Cynthia Dill, the Democratic nominee for Maine's open U.S. Senate seat, today called on Congress to renew the ban on assault weapons that expired in 2004.
Along with most Americans, Dill reacted with horror after a gunman killed 12 people in cold blood Friday inside a crowded movie theater in suburban Denver. "My heart goes out to the families of the victims of this violent crime, and the numerous other incidents that are tearing at the fabric of communities," Dill said.
She noted one of the principal weapons in the suspect's vast arsenal, an AR-15 assault rifle, would have been defined as a "semiautomatic assault weapon" and subject to a series of sharp restrictions under the expired Violent Crime Control and Law Enforcement Act of 1994. But Republicans and the National Rifle Association led the drive to let the law expire in 2004.
Supporters of the ban on assault weapons, including police groups, say it reduced gang violence and overall use of assault weapons in crimes from 1994 to 2004. Nearly seven in 10 Americans supported the ban, including a majority of gun owners, according to a poll by the nonpartisan Annenberg Public Policy Center.
Dill called on Congress to renew the law, and queried her opponents' stance on gun control. "it is time for candidates to be straight with voters about where they stand on issues that impact the health and safety of families in America."
Dill also said she backs legislation currently in Congress from U.S. Rep. Carolyn McCarthy -- whose husband was killed and son seriously injured in a 1993 shooting on a Long Island commuter train -- and U.S. Sen. Frank Lautenberg, to tighten restrictions on gun shows, where firearms can be easily bought by people with criminal records in some states; as well as a Lautenberg measure banning high-capacity ammunition magazines, which e introduced after the shooting of U.S. Rep. Gabrielle Giffords.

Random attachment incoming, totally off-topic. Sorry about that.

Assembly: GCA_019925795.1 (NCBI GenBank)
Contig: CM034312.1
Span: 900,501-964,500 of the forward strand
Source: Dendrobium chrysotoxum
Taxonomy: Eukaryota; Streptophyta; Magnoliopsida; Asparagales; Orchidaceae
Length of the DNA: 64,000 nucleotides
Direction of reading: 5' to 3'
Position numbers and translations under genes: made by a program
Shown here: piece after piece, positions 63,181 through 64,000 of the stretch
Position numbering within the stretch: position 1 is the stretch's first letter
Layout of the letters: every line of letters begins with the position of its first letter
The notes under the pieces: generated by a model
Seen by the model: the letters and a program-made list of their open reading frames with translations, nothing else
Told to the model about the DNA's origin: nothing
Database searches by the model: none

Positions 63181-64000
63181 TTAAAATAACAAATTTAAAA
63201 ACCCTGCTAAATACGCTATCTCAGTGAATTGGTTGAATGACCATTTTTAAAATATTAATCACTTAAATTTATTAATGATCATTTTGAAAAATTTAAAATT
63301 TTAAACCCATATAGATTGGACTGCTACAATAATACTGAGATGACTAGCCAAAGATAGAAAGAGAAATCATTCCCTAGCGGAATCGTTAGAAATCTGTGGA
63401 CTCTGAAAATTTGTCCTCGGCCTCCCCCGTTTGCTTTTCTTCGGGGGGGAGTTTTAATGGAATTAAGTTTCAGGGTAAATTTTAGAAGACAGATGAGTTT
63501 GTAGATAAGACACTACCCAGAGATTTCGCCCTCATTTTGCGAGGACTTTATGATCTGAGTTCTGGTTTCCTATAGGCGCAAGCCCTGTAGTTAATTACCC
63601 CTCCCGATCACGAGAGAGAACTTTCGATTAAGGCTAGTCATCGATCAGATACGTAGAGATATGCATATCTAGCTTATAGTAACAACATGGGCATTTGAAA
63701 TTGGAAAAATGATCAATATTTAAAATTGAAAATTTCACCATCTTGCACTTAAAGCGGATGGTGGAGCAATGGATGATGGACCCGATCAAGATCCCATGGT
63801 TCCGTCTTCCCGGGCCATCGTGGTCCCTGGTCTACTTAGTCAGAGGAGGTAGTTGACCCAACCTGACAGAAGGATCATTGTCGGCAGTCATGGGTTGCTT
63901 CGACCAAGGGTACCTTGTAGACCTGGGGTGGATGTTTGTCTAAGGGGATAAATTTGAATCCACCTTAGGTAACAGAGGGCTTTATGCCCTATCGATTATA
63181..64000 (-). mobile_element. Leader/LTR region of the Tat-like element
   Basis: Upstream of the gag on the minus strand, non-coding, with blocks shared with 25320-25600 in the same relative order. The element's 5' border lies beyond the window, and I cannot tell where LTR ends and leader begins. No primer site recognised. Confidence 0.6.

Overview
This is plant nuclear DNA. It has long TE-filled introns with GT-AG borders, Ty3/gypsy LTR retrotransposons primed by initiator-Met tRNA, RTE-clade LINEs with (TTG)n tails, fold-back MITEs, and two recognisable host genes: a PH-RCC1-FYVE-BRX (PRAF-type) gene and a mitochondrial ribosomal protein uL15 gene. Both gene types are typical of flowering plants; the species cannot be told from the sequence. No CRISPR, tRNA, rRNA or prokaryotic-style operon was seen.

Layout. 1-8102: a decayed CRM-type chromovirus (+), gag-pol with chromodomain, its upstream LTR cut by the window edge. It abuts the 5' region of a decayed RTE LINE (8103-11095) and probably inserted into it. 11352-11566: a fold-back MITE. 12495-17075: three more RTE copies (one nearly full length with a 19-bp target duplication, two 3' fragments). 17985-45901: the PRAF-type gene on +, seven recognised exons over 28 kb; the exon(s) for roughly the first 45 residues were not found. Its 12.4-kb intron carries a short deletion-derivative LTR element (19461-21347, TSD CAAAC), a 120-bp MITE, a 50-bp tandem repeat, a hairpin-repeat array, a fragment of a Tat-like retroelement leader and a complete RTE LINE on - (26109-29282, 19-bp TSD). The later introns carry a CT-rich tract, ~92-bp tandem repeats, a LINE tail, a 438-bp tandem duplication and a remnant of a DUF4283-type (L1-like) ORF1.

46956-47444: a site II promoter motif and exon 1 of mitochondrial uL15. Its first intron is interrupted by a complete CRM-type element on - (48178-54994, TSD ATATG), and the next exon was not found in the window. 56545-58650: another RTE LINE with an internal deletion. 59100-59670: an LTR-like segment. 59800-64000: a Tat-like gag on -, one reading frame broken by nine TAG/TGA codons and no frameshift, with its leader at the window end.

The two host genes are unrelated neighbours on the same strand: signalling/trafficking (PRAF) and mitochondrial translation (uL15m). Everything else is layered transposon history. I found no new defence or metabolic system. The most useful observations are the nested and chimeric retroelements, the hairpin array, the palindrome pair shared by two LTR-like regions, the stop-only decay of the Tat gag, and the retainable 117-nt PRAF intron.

Dill cast numerous votes against loosening gun restrictions in the Maine Legislature, which voted last session to allow citizens to bring guns to state parks and businesses, and makes it more difficult for law enforcement to regulate firearms in an emergency
"I support the Second Amendment and favor responsible gun ownership for hunting and the protection of property. Cold-blooded criminal violence has nothing to do with the Second Amendment.
"The prevalence of guns -- particularly the type that are modified to fire multiple rounds and outgun local law enforcement -- is a problem in many areas of our country and is fair game for reasonable regulation. Assault rifles, machine guns and other munitions modified to escape regulation do not belong in the hands of people who wish to do harm to others. Rifles, muskets, handguns and other firearms used by Americans for legitimate uses like protection of property or hunting are clearly different and should be treated so.
"I respect Maine's hunting culture and the Second Amendment, but believe reasonable regulation of assault weapons and other killing-spree type weapons is an appropriate role of government. As a mother and as Maine's U. S. Senator, I will do everything I can to prevent a tragedy like the one in Colorado from happening here."